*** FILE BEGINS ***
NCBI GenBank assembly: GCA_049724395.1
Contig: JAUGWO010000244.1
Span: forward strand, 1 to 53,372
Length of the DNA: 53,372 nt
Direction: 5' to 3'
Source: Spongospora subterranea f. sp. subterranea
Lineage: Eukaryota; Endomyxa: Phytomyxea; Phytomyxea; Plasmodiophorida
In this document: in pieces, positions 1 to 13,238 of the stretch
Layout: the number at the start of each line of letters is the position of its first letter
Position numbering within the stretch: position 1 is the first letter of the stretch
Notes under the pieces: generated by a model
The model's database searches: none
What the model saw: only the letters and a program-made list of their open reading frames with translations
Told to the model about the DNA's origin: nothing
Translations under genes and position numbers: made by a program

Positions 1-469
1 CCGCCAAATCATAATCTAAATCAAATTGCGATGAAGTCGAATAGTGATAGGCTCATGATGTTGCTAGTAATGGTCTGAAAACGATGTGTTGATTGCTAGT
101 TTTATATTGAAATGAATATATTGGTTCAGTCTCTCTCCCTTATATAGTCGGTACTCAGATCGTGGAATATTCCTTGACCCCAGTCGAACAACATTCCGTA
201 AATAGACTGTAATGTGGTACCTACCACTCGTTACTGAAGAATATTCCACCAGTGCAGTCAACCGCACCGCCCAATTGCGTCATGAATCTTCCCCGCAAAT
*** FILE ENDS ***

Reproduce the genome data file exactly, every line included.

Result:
NCBI GenBank assembly: GCA_049724395.1
Contig: JAUGWO010000244.1
Span: forward strand, 1 to 53,372
Length of the DNA: 53,372 nt
Direction: 5' to 3'
Source: Spongospora subterranea f. sp. subterranea
Lineage: Eukaryota; Endomyxa: Phytomyxea; Phytomyxea; Plasmodiophorida
In this document: in pieces, positions 1 to 13,238 of the stretch
Layout: the number at the start of each line of letters is the position of its first letter
Position numbering within the stretch: position 1 is the first letter of the stretch
Notes under the pieces: generated by a model
The model's database searches: none
What the model saw: only the letters and a program-made list of their open reading frames with translations
Told to the model about the DNA's origin: nothing
Translations under genes and position numbers: made by a program

Positions 1-469
1 CCGCCAAATCATAATCTAAATCAAATTGCGATGAAGTCGAATAGTGATAGGCTCATGATGTTGCTAGTAATGGTCTGAAAACGATGTGTTGATTGCTAGT
101 TTTATATTGAAATGAATATATTGGTTCAGTCTCTCTCCCTTATATAGTCGGTACTCAGATCGTGGAATATTCCTTGACCCCAGTCGAACAACATTCCGTA
201 AATAGACTGTAATGTGGTACCTACCACTCGTTACTGAAGAATATTCCACCAGTGCAGTCAACCGCACCGCCCAATTGCGTCATGAATCTTCCCCGCAAAT